Yes, of course, an apron to keep the dress from getting splatter from cooking or baking. I have several "retro" bibs style aprons which are available from ebay sellers. Offered in many sizes. Many very nice designs for the homemaker.

  13. #38
    Member Liz Jones's Avatar
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    we have vynl on the kitchen floor. I have been working in the kitchen this evening in stilletos--leaves marks but come morning they have gone, seems we have self healing flooring.....

  14. #39
    Silver Member Micki_Finn's Avatar
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    Quote Originally Posted by caryn m View Post
    if you think about the math a 200 pound person( i wish lol) wearing a 1/4 inch stiletto heel is is exerting approx 800 pounds per sq inch thats hard on any floor. Guess i failed math a 1/4 in heel would exert 3200 pounds on the tip 800 pounds would be for a 1/2 inch heel
    Since your weight gets distributed between the heel and the much larger ball of your foot (Which actually supports more of your weight, your math would be significantly wrong.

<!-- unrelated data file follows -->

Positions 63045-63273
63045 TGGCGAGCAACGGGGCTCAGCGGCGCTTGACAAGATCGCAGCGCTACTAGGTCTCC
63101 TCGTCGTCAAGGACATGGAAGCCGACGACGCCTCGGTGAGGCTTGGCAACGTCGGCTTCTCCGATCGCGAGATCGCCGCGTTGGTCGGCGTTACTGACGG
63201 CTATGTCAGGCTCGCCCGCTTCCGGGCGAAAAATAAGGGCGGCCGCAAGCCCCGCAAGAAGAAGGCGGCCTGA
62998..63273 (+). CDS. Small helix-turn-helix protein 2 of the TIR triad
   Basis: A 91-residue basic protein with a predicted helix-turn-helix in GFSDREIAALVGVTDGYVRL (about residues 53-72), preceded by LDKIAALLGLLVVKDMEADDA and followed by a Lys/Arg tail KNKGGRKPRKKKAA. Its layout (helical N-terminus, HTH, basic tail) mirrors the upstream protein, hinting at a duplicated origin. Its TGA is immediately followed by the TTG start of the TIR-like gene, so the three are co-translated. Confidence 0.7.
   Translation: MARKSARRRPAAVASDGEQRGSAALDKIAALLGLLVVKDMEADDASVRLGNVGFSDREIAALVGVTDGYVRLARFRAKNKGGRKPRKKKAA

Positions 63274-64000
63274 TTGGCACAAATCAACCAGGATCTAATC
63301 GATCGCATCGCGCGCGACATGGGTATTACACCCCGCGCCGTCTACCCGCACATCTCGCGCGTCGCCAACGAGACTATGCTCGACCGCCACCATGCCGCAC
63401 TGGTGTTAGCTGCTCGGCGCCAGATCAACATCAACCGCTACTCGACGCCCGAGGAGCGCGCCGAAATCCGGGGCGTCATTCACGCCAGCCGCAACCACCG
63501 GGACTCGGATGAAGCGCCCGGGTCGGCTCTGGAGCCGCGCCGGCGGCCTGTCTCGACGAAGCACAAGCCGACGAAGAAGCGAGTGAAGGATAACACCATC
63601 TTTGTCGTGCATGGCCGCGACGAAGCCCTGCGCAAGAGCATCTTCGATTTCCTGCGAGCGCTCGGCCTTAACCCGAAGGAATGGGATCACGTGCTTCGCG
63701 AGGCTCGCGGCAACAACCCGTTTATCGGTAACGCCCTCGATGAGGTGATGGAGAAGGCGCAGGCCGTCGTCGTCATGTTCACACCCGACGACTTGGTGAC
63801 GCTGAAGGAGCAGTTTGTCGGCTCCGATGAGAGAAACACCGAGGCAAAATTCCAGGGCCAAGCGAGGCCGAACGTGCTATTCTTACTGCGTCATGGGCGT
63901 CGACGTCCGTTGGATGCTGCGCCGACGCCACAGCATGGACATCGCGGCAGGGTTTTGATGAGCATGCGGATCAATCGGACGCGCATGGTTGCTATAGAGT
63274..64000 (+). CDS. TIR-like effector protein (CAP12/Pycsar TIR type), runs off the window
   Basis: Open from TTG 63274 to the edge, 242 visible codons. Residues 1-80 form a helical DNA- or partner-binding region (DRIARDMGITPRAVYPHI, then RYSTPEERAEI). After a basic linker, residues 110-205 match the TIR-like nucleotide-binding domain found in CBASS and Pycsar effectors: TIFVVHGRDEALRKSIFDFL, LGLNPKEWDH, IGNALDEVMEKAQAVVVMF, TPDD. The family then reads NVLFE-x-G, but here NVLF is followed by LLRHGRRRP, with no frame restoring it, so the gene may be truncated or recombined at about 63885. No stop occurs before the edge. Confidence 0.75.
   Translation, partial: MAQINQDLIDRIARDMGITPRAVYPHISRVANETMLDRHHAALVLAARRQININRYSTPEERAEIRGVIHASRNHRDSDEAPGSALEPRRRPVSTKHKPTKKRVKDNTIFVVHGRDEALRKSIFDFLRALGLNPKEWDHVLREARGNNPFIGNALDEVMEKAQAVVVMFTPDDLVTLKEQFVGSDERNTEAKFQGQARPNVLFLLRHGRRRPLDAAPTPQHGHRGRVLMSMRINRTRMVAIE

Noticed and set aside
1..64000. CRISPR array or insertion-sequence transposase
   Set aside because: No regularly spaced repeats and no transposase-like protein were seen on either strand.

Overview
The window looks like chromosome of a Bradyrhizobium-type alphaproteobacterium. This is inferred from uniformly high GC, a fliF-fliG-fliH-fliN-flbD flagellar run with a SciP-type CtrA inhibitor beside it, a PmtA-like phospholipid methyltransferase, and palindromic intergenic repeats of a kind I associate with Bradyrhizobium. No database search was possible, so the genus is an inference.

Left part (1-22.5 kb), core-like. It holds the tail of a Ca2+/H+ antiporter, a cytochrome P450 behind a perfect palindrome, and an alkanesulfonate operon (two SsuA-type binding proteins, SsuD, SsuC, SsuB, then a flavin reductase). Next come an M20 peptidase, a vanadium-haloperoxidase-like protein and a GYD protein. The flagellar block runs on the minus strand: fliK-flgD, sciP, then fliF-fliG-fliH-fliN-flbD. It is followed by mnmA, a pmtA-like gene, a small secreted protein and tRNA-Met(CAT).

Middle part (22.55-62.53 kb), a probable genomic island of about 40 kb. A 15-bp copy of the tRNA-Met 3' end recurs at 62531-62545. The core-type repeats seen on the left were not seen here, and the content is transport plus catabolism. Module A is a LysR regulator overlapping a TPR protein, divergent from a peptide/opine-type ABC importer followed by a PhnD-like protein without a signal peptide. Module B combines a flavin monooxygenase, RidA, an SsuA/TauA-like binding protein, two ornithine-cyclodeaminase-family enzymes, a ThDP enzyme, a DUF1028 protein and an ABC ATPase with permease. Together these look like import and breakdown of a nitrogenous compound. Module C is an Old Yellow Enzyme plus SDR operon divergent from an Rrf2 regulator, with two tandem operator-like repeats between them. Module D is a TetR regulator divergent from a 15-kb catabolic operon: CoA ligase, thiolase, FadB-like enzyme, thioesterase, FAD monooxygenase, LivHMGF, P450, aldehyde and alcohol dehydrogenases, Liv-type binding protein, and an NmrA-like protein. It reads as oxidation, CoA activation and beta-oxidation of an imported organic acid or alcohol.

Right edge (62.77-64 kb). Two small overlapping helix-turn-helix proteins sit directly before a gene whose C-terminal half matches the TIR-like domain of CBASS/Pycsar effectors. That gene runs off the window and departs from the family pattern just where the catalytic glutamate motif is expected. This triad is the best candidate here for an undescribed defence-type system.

15. #40
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    I find that stilettoes can damage my floors, scratch my chair legs and ladder my stockings.

    I wear wedges, which give the same leg lift as modest heels, but are so much safer and comfortable, permitting all day wear.

  16. #41
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    It always seems strange to me that people wear shoes indoors - especially if they wear the same shoes outside. Very unhygienic.
    (Although I guess a lot of CDs don't go out)

  17. #42
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    Just put new oak flooring down in the entire first floor of the house.

    I've worn my modest heels, 2", and loved the sound of them clicking across the floor. I'll be doing more of that.

    Of course I wore my apron and pearls!

  18. #43
    Life is more fun in heels Genifer Teal's Avatar
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    You will probably be okay as long as you're not intentionally trying to do damage. I suggest wearing the heels to the store to test out the material before purchasing. Some are better than others. To those who say take your heels off in the kitchen, what if you have them on not in the kitchen and need to get something from the kitchen to then be out of the kitchen again? Do you take them off walk in the kitchen leave the kitchen and put them back on? I think not. LOL